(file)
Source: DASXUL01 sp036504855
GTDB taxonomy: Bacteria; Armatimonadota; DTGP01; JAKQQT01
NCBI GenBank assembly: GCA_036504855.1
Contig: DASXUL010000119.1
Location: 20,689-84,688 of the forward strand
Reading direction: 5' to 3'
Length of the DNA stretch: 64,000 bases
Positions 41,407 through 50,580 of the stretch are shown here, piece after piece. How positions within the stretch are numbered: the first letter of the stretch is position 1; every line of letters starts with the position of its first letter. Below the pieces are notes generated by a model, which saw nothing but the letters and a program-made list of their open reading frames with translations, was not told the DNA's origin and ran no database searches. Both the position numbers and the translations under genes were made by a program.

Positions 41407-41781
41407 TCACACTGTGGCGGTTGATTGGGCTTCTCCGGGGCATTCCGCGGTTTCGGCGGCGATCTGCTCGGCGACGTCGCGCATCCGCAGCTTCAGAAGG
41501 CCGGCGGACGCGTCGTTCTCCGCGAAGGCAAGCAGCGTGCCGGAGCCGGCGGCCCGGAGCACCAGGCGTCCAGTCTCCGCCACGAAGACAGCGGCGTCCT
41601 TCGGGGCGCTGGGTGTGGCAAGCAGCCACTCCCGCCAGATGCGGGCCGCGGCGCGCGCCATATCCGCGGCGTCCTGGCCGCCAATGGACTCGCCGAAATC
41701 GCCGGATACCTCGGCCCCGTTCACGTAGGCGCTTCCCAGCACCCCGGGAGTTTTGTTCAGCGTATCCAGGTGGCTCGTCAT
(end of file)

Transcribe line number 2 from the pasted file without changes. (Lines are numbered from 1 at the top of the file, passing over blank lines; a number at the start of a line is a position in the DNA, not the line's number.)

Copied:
GTDB taxonomy: Bacteria; Armatimonadota; DTGP01; JAKQQT01